The Content is general information only. It is not intended to constitute legal advice or seek to be the complete and comprehensive statement of the law, nor is it intended to address your specific requirements or provide advice on which reliance should be placed. Mondaq and/or its Contributors and other suppliers make no representations about the suitability of the information contained in the Content for any purpose. All Content provided "as is" without warranty of any kind. Mondaq and/or its Contributors and other suppliers hereby exclude and disclaim all representations, warranties or guarantees with regard to the Content, including all implied warranties and conditions of merchantability, fitness for a particular purpose, title and non-infringement. To the maximum extent permitted by law, Mondaq expressly excludes all representations, warranties, obligations, and liabilities arising out of or in connection with all Content. In no event shall Mondaq and/or its respective suppliers be liable for any special, indirect or consequential damages or any damages whatsoever resulting from loss of use, data or profits, whether in an action of contract, negligence or other tortious action, arising out of or in connection with the use of the Content or performance of Mondaq’s Services.


Mondaq may alter or amend these Terms by amending them on the Website. By continuing to Use the Services and/or the Website after such amendment, you will be deemed to have accepted any amendment to these Terms.

These Terms shall be governed by and construed in accordance with the laws of England and Wales and you irrevocably submit to the exclusive jurisdiction of the courts of England and Wales to settle any dispute which may arise out of or in connection with these Terms. If you live outside the United Kingdom, English law shall apply only to the extent that English law shall not deprive you of any legal protection accorded in accordance with the law of the place where you are habitually resident ("Local Law"). In the event English law deprives you of any legal protection which is accorded to you under Local Law, then these terms shall be governed by Local Law and any dispute or claim arising out of or in connection with these Terms shall be subject to the non-exclusive jurisdiction of the courts where you are habitually resident.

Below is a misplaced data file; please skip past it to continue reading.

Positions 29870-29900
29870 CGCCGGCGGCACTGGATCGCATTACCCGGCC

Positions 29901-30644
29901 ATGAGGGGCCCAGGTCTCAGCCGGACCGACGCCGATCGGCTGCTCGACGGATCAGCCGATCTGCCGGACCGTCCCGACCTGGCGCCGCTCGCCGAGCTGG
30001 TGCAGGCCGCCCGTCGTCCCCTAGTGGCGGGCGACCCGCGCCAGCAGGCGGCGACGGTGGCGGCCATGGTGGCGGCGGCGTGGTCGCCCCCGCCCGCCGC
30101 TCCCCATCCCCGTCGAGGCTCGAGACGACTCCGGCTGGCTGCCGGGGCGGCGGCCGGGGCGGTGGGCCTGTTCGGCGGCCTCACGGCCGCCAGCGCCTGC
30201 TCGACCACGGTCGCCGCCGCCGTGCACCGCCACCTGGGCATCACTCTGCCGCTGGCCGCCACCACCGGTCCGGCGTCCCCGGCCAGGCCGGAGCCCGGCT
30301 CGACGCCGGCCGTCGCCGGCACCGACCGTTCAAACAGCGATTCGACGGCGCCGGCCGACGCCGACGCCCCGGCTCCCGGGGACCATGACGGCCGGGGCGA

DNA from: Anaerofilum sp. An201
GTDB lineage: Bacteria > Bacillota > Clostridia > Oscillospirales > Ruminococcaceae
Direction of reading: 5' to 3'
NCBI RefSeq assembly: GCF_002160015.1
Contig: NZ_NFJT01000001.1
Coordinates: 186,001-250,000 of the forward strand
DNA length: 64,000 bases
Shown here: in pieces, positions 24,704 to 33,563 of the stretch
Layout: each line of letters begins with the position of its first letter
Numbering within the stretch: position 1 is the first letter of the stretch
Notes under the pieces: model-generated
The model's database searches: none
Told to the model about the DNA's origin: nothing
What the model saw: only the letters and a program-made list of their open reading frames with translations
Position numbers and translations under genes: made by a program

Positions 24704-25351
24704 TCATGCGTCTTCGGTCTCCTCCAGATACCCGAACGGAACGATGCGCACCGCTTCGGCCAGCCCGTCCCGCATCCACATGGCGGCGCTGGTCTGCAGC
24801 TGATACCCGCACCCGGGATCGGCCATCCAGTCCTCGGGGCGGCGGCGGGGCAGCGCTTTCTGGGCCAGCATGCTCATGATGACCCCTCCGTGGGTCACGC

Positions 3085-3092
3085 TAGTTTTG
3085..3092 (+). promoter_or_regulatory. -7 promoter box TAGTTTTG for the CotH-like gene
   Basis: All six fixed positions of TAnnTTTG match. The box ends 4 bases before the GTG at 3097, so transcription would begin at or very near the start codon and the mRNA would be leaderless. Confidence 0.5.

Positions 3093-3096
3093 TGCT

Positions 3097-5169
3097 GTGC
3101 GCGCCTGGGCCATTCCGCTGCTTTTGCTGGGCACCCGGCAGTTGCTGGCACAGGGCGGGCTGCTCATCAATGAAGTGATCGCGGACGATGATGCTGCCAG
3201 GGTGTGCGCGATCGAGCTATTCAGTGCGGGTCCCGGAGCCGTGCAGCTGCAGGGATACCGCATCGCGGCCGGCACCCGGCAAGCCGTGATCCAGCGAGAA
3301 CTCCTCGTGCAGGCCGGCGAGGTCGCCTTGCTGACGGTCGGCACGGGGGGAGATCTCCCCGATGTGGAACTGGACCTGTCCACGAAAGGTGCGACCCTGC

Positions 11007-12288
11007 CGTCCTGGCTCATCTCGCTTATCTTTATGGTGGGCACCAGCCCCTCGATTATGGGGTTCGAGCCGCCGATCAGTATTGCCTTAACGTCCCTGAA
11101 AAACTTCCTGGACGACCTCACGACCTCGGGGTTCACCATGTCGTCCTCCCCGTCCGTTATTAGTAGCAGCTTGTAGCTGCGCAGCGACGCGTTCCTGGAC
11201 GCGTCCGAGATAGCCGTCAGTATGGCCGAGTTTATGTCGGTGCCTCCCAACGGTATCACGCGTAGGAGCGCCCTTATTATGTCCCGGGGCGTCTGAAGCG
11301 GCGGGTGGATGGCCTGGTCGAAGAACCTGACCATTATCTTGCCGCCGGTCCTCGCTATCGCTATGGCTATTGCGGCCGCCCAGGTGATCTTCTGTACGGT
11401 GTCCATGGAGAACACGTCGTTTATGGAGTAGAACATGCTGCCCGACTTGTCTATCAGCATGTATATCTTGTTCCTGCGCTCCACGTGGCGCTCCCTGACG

You may print and keep a copy of these Terms, which form the entire agreement between you and Mondaq and supersede any other communications or advertising in respect of the Service and/or the Website.

No delay in exercising or non-exercise by you and/or Mondaq of any of its rights under or in connection with these Terms shall operate as a waiver or release of each of your or Mondaq’s right. Rather, any such waiver or release must be specifically granted in writing signed by the party granting it.

If any part of these Terms is held unenforceable, that part shall be enforced to the maximum extent permissible so as to give effect to the intent of the parties, and the Terms shall continue in full force and effect.

Mondaq shall not incur any liability to you on account of any loss or damage resulting from any delay or failure to perform all or any part of these Terms if such delay or failure is caused, in whole or in part, by events, occurrences, or causes beyond the control of Mondaq. Such events, occurrences or causes will include, without limitation, acts of God, strikes, lockouts, server and network failure, riots, acts of war, earthquakes, fire and explosions.

By clicking Register you state you have read and agree to our Terms and Conditions